“I started programming computers in the late 1970s, before Windows but after ENIAC. ‘Geniuses at War,’ subtitled ‘Bletchley Park, Colossus, and the Dawn of the Digital Age,’ by David A. Price, tells the story of amazing men who invested their time and talents and developed a machine to help them decode the codes used by the Germans in World War II. Prior to this, many people worked many hours and days to decode the intercepted German messages, but as the planning for the Normandy invasion neared, Britain made decoding the Nazi communications a top priority. Alan Turing brought in many talented people to work on this project, including Tommy Flowers. Flowers devised a plan to develop a machine to break the code in nearly record time. Colossus, the world’s first digital electronic computer, was developed and helped bring about an Allied Victory. David A. Price used recently declassified sources to bring this incredible story to print.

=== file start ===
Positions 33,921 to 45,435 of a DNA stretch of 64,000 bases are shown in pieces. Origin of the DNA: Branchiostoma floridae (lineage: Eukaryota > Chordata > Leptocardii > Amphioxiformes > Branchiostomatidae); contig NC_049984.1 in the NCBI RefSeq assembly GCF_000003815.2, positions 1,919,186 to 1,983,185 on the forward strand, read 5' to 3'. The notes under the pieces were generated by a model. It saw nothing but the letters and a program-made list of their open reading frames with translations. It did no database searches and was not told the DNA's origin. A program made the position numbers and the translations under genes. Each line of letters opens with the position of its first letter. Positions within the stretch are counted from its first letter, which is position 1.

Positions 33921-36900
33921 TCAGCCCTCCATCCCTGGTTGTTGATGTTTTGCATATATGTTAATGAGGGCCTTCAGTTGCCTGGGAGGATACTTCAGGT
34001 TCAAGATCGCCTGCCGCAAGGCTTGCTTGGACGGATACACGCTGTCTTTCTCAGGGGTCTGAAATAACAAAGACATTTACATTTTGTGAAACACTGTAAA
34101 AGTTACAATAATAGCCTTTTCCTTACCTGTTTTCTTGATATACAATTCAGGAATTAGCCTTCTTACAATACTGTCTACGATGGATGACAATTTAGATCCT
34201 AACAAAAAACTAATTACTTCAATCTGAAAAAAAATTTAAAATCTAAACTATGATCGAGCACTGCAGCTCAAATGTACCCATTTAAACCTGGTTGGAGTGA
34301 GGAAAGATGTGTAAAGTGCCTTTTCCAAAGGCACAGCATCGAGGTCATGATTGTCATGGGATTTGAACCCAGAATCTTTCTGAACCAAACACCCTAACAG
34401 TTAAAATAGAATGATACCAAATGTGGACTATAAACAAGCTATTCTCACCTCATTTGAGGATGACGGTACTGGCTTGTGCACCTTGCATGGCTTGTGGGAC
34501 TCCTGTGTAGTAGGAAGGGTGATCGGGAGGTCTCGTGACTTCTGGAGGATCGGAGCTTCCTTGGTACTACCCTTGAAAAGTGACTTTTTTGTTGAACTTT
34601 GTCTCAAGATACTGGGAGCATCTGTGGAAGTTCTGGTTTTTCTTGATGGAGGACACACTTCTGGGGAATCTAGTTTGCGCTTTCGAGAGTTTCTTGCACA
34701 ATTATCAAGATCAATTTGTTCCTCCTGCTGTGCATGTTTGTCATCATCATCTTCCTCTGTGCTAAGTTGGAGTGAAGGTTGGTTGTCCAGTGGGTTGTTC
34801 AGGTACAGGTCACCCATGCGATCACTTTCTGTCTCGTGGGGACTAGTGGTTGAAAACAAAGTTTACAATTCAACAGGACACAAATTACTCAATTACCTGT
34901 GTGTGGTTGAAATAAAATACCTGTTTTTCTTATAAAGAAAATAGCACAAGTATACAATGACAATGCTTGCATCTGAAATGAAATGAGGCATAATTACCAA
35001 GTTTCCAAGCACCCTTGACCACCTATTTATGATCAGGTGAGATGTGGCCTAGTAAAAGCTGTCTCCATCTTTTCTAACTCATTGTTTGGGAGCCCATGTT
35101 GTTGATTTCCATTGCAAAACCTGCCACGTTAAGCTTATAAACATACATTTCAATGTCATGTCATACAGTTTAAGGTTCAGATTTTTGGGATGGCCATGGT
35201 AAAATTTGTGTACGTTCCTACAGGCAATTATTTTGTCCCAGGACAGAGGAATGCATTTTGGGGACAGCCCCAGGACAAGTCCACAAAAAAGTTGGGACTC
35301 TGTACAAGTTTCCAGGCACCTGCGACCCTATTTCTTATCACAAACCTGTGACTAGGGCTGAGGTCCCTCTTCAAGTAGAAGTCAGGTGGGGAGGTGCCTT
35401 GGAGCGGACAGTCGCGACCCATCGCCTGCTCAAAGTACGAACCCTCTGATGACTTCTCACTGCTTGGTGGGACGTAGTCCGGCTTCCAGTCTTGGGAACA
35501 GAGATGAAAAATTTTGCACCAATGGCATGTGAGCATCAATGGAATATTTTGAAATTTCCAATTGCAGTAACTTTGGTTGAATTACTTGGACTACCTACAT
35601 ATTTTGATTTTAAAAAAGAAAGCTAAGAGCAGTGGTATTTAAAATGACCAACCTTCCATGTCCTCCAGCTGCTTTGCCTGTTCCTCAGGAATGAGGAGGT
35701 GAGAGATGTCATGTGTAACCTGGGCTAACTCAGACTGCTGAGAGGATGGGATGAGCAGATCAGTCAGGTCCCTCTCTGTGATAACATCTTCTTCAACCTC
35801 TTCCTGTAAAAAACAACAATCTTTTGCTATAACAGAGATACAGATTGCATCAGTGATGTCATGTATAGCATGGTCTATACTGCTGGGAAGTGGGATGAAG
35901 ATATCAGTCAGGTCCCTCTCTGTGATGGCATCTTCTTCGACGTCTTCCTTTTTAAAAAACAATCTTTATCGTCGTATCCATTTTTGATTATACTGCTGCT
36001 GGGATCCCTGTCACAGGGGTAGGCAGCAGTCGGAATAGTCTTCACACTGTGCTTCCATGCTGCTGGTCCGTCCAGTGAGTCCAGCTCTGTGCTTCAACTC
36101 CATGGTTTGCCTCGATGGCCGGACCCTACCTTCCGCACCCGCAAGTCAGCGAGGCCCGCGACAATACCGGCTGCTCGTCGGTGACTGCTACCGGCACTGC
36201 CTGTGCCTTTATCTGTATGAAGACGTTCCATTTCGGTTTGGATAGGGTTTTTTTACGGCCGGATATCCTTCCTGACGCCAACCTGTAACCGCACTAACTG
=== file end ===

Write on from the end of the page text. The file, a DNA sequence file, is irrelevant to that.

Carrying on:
“Considering that most of us today casually use computers, smart phones and the like on a daily basis, learning about the amazing unfolding of the digital age makes for a gripping and wonderful read.” — JOAN STEINBERG, Scarborough

Mainers, please email to tell us about the book on your bedside table right now. In a few sentences, describe the book and be sure to tell us what drew you to it. With the path of the pandemic again uncertain, we especially want to hear what you are reading in these unsettled times and why. Send your selection to pgrodinsky@pressherald.com, and we may use it as a future Bedside Table.


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